Steve and Buck's complacent, incurious acceptance that Carpathia "seems to have a plan" could have served as another suspense-building, creepy hint of the soon-to-be-Antichrist's powers of mind control. "A plan to do what?" Buck might think to ask. And then we could see Steve vaguely troubled to realize that he couldn't recall any details about the plan, only an overwhelming sense that it was good, wise and inspiring, and that Carpathia deserved whatever cooperation or compliance he might need to carry it out.

But, alas, Steve and Buck are only complacent and incurious about Carpathia's plan because, well, they're complacent and incurious. And the repetition of the young-Robert-Redford description only indicates that Jenkins was too lazy to bother actually describing the character, and too lazy even to bother remembering what he wrote just a few chapters earlier.

Steve tells us that Carpathia is 33 years old, which I guess is supposed to be Meaningful, since this was the age Jesus Christ is believed to have been at the time of his crucifixion.

Making this also Carpathia's age seems to be an attempt by the authors to show a parallel between Christ and Antichrist, but the arithmetic is a bit off. The crucifixion was the culmination of Christ's years of public ministry, which began when he was 30. Carpathia is only just now embarking on his own public ministry, so if the authors are reaching for such a parallel, shouldn't he also be 30 and not 33? Then again, since the culmination of the Antichrist's public work is not until the end of the seven-year Tribulation, maybe Carpathia ought to be 26 years old at this point (33 minus 7). They could have gone with 36 years old as well (six sixes), or with 18 (6 + 6 + 6), or …

Oh, nevermind. Trying to make sense of PMD arithmetic and numerology is a waste of time.

Buck asks Steve to tell him which nine languages it is that Carpathia speaks:

"You want 'em in alphabetical order?"


"Arabic, Chinese, English, French, German, Hungarian, Romanian, Russian and Spanish."

"One more time," Buck said, thinking.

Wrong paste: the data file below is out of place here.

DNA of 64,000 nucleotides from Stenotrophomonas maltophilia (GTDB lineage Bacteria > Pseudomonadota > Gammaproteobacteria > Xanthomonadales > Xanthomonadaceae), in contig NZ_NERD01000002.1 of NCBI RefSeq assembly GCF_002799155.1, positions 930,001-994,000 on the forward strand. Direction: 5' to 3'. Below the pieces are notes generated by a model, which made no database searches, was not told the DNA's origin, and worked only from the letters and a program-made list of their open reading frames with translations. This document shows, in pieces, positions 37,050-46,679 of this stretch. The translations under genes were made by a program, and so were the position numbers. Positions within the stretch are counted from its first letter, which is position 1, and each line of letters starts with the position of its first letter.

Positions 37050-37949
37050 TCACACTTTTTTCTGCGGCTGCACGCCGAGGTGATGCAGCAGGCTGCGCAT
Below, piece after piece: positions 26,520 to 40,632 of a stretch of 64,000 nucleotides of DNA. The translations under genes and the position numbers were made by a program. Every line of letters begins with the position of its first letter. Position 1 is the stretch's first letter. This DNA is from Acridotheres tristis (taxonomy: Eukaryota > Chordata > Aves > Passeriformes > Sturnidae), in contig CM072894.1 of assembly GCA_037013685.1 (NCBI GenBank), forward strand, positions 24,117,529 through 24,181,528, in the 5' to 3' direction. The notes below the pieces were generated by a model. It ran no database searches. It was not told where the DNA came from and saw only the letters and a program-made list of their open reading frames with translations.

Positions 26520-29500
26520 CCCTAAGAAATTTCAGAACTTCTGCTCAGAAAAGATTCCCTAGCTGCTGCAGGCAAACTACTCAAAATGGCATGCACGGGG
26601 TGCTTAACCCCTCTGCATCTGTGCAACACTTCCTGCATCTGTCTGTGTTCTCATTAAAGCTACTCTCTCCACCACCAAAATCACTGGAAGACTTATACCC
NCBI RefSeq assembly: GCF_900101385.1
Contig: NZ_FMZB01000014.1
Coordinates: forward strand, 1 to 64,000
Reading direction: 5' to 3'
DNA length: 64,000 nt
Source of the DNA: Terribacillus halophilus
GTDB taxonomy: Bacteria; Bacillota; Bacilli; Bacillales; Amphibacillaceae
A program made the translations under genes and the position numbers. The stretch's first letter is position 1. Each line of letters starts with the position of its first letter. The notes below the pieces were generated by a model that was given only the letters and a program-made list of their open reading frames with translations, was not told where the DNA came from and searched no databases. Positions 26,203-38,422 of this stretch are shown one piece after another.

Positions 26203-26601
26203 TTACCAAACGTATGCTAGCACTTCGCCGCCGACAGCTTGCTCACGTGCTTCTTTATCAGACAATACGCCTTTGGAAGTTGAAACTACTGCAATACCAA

Steve repeated them. "What's on your mind?"

"This guy's the consummate politician."

"He is not. Trust me, this was no trick. He knew these languages well and used them effectively."

"But don't you see which languages they are, Steve? Think about it."

"Spare me the effort."

"The six languages of the United Nations, plus the three languages of his own country."

"No kidding?"

Steve is deeply impressed to learn this. Fluency in nine languages is impressive — to me, anyway, although I'm not sure why it would be to someone like Steve Plank. After all, since Steve was able, at the press conference, to identify each of the languages Carpathia spoke and to judge the accuracy of his use of them, then apparently Steve is able to speak all of these languages as well.

Buck concludes that anyone who can speak all "six languages of the United Nations" must be "the consummate politician." And he says "politician," not "diplomat," because this is a premillennial dispensationalist novel, and the PMDs do not think of the U.N. as a place of diplomacy, but rather as a place of World Government. They seem to think, even outside the fictional setting of their novels, that because the U.N. is a global entity, it must also have unfettered global jurisdiction — that it functions as a kind of international federation. They think of the U.N. as relating to each member country in the same way that the U.S. government in Washington relates to the governments of each of the 50 states.

It never occurs to Buck that, rather than being the consummate politician/diplomat, Carpathia could merely be the consummate polyglot. We have no evidence, after all, that these nine languages are the only ones he speaks. The guy could just be some kind of savant with a preternatural knack for languages.

Speaking others' languages is a useful diplomatic skill, a way of showing respect for others. But it seems unlikely that a single press conference would afford the opportunity to use nine separate languages in a natural and appropriate way without seeming like you were showing off. After the fourth or fifth time he slipped into yet another different language, it would seem less like a display of diplomatic respect for others' culture and more like a parlor trick.

The trick would get old. Rather than "the media … eating him up," as Steve Plank puts it, it would more likely backfire. "Get a load of Nicky Berlitz," I'd imagine reporters saying. "And what's with those Sundance Kid sideburns of his?"